The R-S 101 assembly may comprise one or more piezoelectric components 120 in the shape of a cuboid, a post, a cylinder, or a structure with a hexagonal construction or the like, having a pair of transducer electrodes formed over opposed surfaces thereof. The cuboid is a preferred embodiment, since a structure with a square or rectangular cross-section is easy to manufacture. Additionally, a cuboid shape satisfies the requirement of being able to pack the most number of piezoelectric components 120 into a given volume. In a first exemplary embodiment, the piezoelectric component 120 may be composed of a single-crystal or polycrystalline ceramic piezoelectric material. In a preferred mode, the piezoelectric components operate in resonance, and more preferably in a thickness mode resonance. Also in a preferred embodiment, the natural structural resonance of the R-S 101 body will overlap the resonance of the transducer. One advantage of using single-crystal piezoelectric material is that the piezoelectric components can be smaller compared to using polycrystalline ceramic piezoelectric material, due to the lower velocity of sound in single-crystal piezoelectric materials. When the piezoelectric material is formed in the shape of a cuboid, the opposed transducer electrodes may typically be formed over the two opposing square surfaces of the piezoelectric component, although transducer electrodes over the other surfaces may also be used.

In a still further embodiment of the implantable R-S 101 of the present invention, the R-S 101 comprises a plurality of individual harvesting elements containing piezoelectric components 120, which themselves will typically have a maximum dimension that is approximately one-half wavelength of the expected acoustic wave frequency, but the cumulative lateral dimensions of the R-S 101 will preferably be much greater than a single wavelength.

The harvesting elements 120 in the can structure 310 have apertures which are arranged substantially orthogonal to the longitudinal axis of the can structure 310. The least favorable direction of the propagation of acoustic energy is when the energy propagates substantially parallel to this longitudinal axis. Therefore, in an optional embodiment, the R-S 101 further comprises a plurality of end cap harvesting elements 120 which are organized such that their apertures are substantially orthogonal to the long axis of the can structure 310. This orthogonal arrangement allows the combined output of the plurality of harvesting elements of the R-S 101 to maintain a more constant output power when the acoustic energy propagates substantially parallel to the longitudinal axis of the can structure 310.

FIG. 4A is a cross-sectional illustration of an exemplary embodiment of an axle assembly 104 with end caps. The axle assembly 104 has an end cap 501 at the proximal end and another end cap 501 at the distal end. The end caps 501 comprise harvesting elements whose apertures 150 are arranged orthogonal to the apertures of harvesting elements 120 on the sides of the can structure 310 described above. The can structure 310 is not shown in FIG. 4 A in order to more clearly illustrate the end caps 501. The can structure 310 would be placed between the end caps 501.

FIG. 5A is a flow diagram illustrating a method for assembling an end cap 501, in accordance with an embodiment of the present invention. At step 601, an end cap flex circuit 510 is folded and bonded into an end cap structure. FIG. 4B shows an exemplary end cap flex circuit 510. At step 603, a plurality of piezoelectric components 120 and rectifiers 121 are bonded to the flex circuit 510, as shown in FIG. 4C and in the cross-section view of FIG. 4D. At step 605, the piezoelectric components 120 are wire bonded to their respective rectifiers 121, and the positive and negative outputs of the rectifiers 121 are wire bonded to positive and negative conductive traces on the end cap flex circuit 510 (similar to the positive and negative conductive traces of the can assembly 300, as described above).

FIG. 5B is a flow diagram illustrating a method for assembling an axle assembly 104, in accordance with an embodiment of the present invention. At step 611, an electrical lead (serving as the cathode 113) is brazed to the internal cathode feed-through 106 of the axle assembly 104. The axle assembly 104 is coated with a conductive material at its distal tip, and at step 613 an electrical connection is made from the electrical lead 113 to the coated axle assembly 104 tip. At step 615, one or more internal tubes are assembled and welded to the internal cathode feed-through 106. The internal tubes complete the hermetic enclosure while allowing a through hole for the axle assembly 104 to pass and be deployed. At step 617, the end cap assemblies 501 are welded to the internal tubes.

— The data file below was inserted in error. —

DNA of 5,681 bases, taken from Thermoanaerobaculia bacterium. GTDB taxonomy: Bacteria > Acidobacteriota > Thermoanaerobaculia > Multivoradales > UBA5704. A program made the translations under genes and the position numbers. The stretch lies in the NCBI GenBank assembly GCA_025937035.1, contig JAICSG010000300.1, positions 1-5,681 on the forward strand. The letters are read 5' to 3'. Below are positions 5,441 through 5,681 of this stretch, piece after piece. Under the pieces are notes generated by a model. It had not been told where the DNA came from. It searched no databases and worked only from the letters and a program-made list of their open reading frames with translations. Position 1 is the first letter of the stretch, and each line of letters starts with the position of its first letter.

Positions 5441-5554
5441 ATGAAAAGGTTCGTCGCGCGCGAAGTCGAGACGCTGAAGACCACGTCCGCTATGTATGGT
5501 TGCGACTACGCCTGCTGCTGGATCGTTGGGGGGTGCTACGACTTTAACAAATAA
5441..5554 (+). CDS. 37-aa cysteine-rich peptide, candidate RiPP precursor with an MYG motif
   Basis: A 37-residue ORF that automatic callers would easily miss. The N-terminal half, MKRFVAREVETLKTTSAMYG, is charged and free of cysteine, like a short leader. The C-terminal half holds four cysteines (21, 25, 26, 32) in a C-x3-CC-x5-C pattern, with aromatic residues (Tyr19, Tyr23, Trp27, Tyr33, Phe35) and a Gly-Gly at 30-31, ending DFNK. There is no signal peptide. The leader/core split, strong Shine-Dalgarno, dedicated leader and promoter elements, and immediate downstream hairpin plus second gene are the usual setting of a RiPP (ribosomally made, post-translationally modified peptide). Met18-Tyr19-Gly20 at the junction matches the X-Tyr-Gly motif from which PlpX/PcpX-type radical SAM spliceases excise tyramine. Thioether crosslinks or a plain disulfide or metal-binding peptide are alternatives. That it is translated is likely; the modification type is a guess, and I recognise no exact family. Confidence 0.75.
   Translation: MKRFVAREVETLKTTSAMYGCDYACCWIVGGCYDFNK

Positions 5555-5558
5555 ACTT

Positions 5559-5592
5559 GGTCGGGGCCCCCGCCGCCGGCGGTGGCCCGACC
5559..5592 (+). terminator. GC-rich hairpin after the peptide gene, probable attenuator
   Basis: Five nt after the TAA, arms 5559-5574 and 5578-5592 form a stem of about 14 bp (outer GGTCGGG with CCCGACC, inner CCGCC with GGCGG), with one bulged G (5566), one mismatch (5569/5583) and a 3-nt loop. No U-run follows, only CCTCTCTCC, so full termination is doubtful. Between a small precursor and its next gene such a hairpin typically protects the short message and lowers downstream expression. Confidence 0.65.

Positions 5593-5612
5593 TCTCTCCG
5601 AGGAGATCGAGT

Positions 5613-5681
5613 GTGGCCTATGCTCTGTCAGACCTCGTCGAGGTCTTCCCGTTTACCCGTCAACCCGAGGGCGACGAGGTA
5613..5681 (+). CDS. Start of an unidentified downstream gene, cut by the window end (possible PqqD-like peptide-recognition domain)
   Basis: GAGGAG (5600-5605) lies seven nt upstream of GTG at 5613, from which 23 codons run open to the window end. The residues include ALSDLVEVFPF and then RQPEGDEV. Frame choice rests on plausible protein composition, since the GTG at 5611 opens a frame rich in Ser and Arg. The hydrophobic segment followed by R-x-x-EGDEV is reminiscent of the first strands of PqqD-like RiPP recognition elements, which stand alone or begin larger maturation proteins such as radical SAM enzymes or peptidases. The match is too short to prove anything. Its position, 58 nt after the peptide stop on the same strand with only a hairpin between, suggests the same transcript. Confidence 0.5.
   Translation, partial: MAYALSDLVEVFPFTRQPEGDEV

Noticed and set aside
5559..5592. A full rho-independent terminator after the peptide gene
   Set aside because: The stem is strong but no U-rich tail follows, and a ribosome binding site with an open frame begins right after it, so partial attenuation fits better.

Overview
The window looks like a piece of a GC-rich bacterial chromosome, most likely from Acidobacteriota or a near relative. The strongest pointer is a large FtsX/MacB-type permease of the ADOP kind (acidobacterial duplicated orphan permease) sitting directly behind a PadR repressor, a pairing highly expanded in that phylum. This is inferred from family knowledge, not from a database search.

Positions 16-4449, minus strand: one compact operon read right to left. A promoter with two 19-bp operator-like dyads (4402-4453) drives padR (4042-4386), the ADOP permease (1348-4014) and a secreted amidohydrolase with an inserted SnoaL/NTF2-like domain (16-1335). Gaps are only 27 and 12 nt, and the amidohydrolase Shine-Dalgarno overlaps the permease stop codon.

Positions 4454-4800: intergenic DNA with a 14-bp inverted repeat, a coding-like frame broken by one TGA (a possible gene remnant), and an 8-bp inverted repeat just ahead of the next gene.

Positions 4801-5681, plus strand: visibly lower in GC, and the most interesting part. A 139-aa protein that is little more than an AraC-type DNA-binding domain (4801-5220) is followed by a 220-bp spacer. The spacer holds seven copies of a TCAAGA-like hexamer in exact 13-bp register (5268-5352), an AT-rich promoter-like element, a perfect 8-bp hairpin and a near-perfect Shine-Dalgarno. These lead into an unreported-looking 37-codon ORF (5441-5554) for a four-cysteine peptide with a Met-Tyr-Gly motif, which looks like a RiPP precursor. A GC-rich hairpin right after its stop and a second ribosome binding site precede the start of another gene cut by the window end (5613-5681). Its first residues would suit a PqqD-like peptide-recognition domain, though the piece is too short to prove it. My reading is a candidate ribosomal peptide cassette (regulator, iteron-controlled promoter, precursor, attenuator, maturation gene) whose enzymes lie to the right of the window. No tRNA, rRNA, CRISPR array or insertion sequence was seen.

In a another aspect of the present invention, methods for transmitting an acoustic field to an implanted R-S 101 comprise implanting an R-S 101, typically formed as an assembly of multiple harvesting elements, the R-S 101 having a high degree of isotropy as described above in connection with the devices of the present invention; directing an acoustic field to the implanted R-S 101 from an acoustic source, which may be implanted or located externally, to focus or maximize the acoustic field on the R-S 101; using the harvesting elements that are exposed to the acoustic field through their aperture 150 to transfer acoustic power to their associated piezoelectric components 120 which in turn convert the acoustic power to create electrical power; using the rectifiers 121 to produce an electrical output from the electrical power that is delivered to stimulation electrodes in electrical contact with tissue; and transmitting the acoustic field for sufficient time to produce sufficient electrical energy to stimulate the tissue. The electrical energy flowing between the stimulation electrodes of the R-S 101 may possess specific characteristics of voltage, current, waveform, and the like. These electrical characteristics will be selected to stimulate the target cardiac tissue, nerve tissue, brain tissue, voluntary muscle tissue, bone tissue, or the like.

While the above is a complete description of the preferred embodiments of the invention, various alternatives, modifications, and equivalents may be used. Therefore, the above description should not be taken as limiting the scope of the invention which is defined by the appended claims.

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20 Oct 2015ASAssignment
Owner name: EBR SYSTEMS, INC., CALIFORNIA
Free format text: ASSIGNMENT OF ASSIGNORS INTEREST;ASSIGNORS:MOORE, DAVID F.;MOHR, PAUL;WILLIS, N. PARKER;AND OTHERS;REEL/FRAME:036837/0015
Effective date: 20131023